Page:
Many women use prescribed and over-the-counter drugs during pregnancy. Mitchell et al1 examined drug use during pregnancy between 1976 and 2008. They found that in 2008, 94% of women took at least 1 prescribed drug during pregnancy; the average number of prescribed and over-the-counter drugs used increased during this time from 2.5 in 1976 (similar to other earlier studies2–4) to 4.2 in 2008. Less than 1% of pregnant women took an antidepressant in 1988–1990 versus 7.5% in 2006–2008.1
Drug handling changes during pregnancy. The woman's responses to drugs during pregnancy are influenced by maternal physiology and the placental-fetal unit.5,6 “Variations in handling of specific drugs by the pregnant woman may occur due to effects of the normal physiologic changes of pregnancy on drug absorption, distribution, metabolism, and excretion.”5(p196) Studies of individual drug pharmacokinetics during pregnancy are often lacking because pregnant women are frequently not included in drug trials. This column summarizes some of the physiologic adaptations that may alter pharmacokinetics in the pregnant woman.
Drug absorption via pulmonary, skin, and gastrointestinal routes may be altered. Pulmonary changes and the increased cardiac output can alter absorption of drugs from the lungs by increasing the rate of drug uptake across the alveoli.7–9 “The increased extracellular water and blood flow to the skin may enhance absorption and alter distribution of topical agents.“5(p 197) Increased peripheral perfusion may also increase absorption of intramuscular drugs.8 Oral absorption of drugs is influenced by gastric acidity, gastric motility, and intestinal transit time.5,10 Changes in gastrointestinal physiology during pregnancy include decreased gastric acid secretion, delayed emptying time and decreased gastric and intestinal motility.5 These changes increase the oral bioavailability of slowly absorbed drugs, decrease peak plasma levels of rapidly absorbed drugs and may lead to unpredictable patterns of intestinal absorption.5,10 Peak plasma levels may be delayed. However, the clinical effect for most drugs is generally not significant because of the relatively wide therapeutic windows for drugs administered orally.5,8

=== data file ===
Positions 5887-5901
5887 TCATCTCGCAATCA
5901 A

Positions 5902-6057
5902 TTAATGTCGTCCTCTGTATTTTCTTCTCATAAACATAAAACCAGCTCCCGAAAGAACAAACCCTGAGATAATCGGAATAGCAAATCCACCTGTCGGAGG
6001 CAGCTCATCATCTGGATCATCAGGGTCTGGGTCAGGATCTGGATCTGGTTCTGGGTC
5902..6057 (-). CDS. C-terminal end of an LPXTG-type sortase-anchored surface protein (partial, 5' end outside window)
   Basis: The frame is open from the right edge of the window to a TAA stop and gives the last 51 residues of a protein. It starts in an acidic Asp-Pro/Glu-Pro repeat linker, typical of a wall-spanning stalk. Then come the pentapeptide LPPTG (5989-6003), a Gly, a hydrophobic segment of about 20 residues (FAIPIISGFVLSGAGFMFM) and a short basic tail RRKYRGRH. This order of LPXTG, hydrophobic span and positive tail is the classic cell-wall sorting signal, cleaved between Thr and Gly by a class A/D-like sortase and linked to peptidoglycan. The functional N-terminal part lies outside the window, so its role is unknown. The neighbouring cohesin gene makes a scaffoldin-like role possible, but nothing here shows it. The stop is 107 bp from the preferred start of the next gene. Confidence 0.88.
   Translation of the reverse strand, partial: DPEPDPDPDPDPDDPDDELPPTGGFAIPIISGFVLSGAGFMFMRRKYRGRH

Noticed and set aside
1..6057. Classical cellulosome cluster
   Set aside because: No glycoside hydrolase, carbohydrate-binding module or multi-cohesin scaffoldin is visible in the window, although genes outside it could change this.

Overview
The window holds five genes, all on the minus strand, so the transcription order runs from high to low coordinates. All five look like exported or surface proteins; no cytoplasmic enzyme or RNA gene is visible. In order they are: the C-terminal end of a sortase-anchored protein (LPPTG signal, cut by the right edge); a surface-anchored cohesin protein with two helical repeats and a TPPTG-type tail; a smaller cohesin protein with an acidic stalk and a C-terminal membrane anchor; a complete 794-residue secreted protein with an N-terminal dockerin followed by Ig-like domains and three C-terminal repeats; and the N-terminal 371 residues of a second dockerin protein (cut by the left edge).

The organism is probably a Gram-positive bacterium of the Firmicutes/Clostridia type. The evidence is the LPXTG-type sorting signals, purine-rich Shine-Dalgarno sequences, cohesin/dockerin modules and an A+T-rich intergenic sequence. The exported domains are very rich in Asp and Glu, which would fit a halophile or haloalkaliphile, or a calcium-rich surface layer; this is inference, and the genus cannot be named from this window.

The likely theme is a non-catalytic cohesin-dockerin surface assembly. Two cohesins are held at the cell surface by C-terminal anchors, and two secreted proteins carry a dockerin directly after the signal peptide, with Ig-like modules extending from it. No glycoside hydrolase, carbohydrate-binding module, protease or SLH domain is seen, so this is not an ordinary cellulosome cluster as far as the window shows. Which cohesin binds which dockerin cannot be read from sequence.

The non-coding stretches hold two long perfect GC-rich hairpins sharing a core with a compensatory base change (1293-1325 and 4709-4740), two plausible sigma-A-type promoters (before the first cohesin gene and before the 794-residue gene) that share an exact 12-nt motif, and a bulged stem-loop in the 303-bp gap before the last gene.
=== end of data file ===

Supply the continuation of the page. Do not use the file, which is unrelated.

Distribution of drugs in body depends on the amount of body water, which affects the volume of distribution, binding of drug to plasma proteins or body tissues, and the fetal-placental unit.5 Pregnancy is characterized by increased plasma and blood volume, cardiac output, and total body water and body mass.5 All these factors can increase the volume of distribution for some drugs, which may lead to reduced serum levels of drugs, and the need for larger loading doses.10,11 For example, some women may notice that their prepregnancy dose of a drug taken on a long-term basis, such as digoxin or phenytoin, may not achieve the same therapeutic effect during pregnancy.5,6,8 The fat accumulation during pregnancy may increase tissue binding of lipophilic drugs, leading to prolonged drug effects, as the drug is released slowly over time for these tissues.5,6